Materialized Demand (formerly called historical data) is represented by the people who have searched for AND booked a specific hotel in a specific destination; in truth, materialized demand refers to a property’s on-the-books data.
TRUTH: Based on our examinations of these two concepts, it is difficult to see a dichotomy between historical data and future data, simply because future data does not exist in either case; therefore, there isn’t a winner in the debate about on-the-book vs. searches because, in reality, the two data sources are complementary.
The Paradigm Shift in Revenue Management
The paradigm shift in revenue management is in the new ability to analyze PMS data, PLUS new data sources (including searches), to calculate the overall unconstrained demand.
Traditionally, revenue management systems (RMS) have tried to deduce the spending power of tourists on future dates, basing their analysis on past behavior (historical hotel data); now, using flight searches and other demand indicators, it’s possible to understand the spending power of tourists today, on future dates.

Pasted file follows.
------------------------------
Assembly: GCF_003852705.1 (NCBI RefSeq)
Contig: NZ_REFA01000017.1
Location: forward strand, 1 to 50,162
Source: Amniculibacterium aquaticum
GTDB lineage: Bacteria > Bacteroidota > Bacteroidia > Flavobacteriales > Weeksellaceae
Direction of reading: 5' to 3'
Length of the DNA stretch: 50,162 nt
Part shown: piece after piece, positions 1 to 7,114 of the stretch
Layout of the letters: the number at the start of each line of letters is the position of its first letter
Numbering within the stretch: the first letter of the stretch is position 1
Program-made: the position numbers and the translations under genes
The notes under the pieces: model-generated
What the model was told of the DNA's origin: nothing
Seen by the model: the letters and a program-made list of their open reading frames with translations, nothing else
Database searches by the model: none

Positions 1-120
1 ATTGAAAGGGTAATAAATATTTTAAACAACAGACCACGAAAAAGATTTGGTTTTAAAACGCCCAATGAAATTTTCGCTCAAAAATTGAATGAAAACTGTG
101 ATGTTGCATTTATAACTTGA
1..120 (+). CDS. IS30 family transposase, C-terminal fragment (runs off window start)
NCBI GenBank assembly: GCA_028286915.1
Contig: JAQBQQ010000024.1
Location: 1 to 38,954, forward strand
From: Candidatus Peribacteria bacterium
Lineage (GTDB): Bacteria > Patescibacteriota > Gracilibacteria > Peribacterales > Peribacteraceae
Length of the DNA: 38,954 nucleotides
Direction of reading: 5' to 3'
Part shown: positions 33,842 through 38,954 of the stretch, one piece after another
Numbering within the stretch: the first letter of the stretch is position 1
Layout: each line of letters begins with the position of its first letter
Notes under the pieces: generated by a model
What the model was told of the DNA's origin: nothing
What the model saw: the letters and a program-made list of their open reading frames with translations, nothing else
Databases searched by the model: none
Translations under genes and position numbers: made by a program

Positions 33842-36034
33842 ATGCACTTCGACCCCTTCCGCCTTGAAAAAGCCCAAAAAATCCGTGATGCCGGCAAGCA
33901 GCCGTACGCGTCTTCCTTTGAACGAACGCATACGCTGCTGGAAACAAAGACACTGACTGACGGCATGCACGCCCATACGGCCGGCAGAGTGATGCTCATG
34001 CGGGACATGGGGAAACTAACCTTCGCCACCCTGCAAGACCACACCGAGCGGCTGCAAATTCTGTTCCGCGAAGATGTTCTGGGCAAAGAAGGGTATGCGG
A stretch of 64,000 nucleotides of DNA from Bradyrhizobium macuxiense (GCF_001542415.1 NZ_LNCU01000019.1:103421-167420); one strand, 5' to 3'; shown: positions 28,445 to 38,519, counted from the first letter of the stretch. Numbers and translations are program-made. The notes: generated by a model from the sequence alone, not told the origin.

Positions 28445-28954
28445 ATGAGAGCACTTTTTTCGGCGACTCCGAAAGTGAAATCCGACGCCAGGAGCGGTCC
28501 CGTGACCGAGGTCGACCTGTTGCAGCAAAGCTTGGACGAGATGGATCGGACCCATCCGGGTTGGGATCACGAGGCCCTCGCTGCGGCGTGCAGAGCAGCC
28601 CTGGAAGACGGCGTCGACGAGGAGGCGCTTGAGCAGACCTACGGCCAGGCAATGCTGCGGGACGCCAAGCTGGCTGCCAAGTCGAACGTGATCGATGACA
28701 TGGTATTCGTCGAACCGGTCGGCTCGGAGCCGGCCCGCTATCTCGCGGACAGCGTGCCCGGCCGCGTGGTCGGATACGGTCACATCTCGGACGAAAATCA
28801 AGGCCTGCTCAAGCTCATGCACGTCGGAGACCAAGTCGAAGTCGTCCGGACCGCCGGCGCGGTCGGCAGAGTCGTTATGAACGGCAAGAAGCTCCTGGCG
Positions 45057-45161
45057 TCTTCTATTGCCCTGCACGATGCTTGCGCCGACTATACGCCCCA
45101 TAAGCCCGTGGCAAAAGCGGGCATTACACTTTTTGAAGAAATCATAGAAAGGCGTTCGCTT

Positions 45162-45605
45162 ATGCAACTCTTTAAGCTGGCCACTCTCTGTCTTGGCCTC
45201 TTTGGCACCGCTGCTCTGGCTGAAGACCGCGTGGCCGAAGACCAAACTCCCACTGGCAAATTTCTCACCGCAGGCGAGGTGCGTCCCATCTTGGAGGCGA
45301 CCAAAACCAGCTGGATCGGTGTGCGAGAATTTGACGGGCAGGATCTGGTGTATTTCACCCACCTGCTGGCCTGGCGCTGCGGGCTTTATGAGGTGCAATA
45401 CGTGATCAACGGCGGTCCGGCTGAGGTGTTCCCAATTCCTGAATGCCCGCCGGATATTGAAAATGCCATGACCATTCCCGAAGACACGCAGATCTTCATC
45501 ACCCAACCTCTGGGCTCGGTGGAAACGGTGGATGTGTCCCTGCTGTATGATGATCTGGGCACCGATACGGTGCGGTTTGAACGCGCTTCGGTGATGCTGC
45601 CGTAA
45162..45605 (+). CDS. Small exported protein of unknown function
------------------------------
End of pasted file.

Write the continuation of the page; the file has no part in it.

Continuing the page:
Today, by using new data parameters, analyzed by advanced, machine learning-based technologies (such as Lybra’s Assistant RMS), hoteliers can significantly increase the accuracy of their forecasting and, as a result, the accuracy of their room rates.
So that leaves us with one final question: is historical data still important for effective revenue management, in 2021 and beyond?